Traverse City Record-Eagle

Archive: Monday

November 5, 2012

’Tis the season

TRAVERSE CITY — The Zonta Club of Traverse City's Festival of Trees taps the beauty of Christmas to boost area individuals and organizations.

Featuring festivities from Wednesday through Sunday, the multi-faceted event includes a fashion show, a doll tea, a veterans celebration, craft and cooking demonstrations and a bake sale.

The event transforms the Hagerty Center on Northwestern Michigan College's Great Lakes Campus into a Christmas wonderland.

The 35 professional trees showcased are available for auction. The designs are limited only by creators' imaginations. Designers come from a variety of sources, including professionals, teams from local companies, individuals and even a card club.

"They come up with such incredible ideas," said Sue Carlson, chair of the professional tree committee for the Zonta Club. "To be there when all the decorators come and bring their trees and make the transformation is just amazing."

The Festival of Trees furthers the local chapter of the international women's service organization's mission to improve the lives of women and children. The organization grants about $30,000 to other nonprofit organizations and also awards $3,000 in scholarships. The money raised locally stays in the Grand Traverse region.

Grant and award recipients this year include Bethany Christian Services, Catholic Services, Department of Human Services, Habitat for Humanity, the Munson Foundation and Traverse Health Clinic.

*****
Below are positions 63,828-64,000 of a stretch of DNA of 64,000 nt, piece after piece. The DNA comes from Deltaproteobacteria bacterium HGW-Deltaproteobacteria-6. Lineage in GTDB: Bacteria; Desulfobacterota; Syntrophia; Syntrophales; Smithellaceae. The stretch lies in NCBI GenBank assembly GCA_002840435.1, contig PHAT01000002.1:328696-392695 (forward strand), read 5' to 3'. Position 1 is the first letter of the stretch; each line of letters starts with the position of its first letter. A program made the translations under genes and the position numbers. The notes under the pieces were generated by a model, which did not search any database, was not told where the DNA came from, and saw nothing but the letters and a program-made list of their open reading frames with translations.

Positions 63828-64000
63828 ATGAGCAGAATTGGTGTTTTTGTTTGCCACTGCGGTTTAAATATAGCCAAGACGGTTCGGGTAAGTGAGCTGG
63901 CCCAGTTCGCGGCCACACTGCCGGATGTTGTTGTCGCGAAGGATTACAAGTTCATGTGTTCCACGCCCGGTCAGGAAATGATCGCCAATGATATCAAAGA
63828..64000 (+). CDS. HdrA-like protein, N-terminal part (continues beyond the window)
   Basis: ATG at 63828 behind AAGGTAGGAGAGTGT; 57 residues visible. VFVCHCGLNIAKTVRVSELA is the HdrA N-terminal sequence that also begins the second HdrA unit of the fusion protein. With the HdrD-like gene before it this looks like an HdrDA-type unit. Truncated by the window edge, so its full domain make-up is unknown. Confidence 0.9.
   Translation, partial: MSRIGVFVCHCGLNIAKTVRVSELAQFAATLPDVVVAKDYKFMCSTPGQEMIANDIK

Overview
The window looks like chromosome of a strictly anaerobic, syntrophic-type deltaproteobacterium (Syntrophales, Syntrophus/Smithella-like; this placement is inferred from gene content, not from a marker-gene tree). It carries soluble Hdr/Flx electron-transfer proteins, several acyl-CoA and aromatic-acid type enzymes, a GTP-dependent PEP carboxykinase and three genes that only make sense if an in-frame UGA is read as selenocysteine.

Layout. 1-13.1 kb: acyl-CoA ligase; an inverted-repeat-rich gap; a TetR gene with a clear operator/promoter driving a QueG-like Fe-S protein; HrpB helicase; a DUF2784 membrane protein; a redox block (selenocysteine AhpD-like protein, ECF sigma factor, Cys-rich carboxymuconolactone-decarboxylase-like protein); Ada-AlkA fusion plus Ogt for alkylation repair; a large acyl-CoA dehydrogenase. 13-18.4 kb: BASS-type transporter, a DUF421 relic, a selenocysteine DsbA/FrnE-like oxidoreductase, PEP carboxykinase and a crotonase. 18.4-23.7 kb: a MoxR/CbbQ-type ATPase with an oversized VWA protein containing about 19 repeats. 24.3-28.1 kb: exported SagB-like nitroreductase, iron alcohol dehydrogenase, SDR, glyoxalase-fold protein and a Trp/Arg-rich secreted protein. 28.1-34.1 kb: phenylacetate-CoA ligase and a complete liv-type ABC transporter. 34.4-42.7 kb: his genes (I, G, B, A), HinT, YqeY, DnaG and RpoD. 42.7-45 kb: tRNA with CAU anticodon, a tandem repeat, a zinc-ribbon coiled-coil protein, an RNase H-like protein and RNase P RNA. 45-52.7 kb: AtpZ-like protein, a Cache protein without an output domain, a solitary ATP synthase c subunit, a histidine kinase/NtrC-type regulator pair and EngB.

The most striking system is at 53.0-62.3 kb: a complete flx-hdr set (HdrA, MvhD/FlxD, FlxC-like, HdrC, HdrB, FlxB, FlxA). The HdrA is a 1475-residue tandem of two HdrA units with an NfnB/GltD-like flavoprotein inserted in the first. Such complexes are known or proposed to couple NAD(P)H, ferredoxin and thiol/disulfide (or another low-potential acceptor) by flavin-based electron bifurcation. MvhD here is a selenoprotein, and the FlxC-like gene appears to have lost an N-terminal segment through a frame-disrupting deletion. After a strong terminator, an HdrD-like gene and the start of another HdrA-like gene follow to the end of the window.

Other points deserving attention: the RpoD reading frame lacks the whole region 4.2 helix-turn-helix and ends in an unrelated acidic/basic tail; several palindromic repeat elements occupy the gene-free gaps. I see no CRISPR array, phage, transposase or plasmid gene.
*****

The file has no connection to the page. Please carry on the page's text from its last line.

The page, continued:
Scholarships include women attending Northwestern Michigan College, students going to Space Camp, an Inland Seas scholarship and partial scholarships for women attending Leadership Grand Traverse.

The Festival of Trees is an integral part of this support.

"This is our major fundraiser every year," said Deb Jackson, vice president of the Zonta Club of Traverse City.

Carrie Nunnelley, a designer with the Terrarium Bar in Traverse City is working on the business' second annual Festival of Trees contribution. Her Up North themed tree, titled "Traverse Tidings," features handmade ornaments and garlands.

"We believe that Christmas should have a classic home feel," she said. "Something that you'd see when you went to your grandma's."

The Terrarium Bar has developed a friendly competition with The Floral Underground; the two businesses share space in the Garland Street Warehouse District.

"We always try to do better than our business partner," Nunnelley said.

This year the two designs will be like comparing apples to oranges: The Floral Underground is creating an all-white garland piece that is classically breathtaking.

"It's glitzy and glowy," said Tony Murphy, an assistant designer at The Floral Underground, which has participated in the Festival of Trees for six or seven years. "Derek, the owner, he always tries to do something completely different, off the wall from everyone else."

The Zonta Club of Traverse City has hosted the Festival of Trees for almost 20 years. Club members inherited the popular holiday-themed event from Munson Medical Center, who took it over after buying the former Traverse City Osteopathic Hospital.

Another Festival of Trees fundraising endeavor is selling about 60 handmade wreathes as well as more than 240 other donated or handmade gift baskets, wall trees, centerpieces, pillows, candle arrangements and aprons.

A subset of the Zonta Club of Traverse City's 70 members devotes months to handcrafting the array of decorations.

"This has been really outstanding this year," said Jackson of the "all hands on deck" effort since August.

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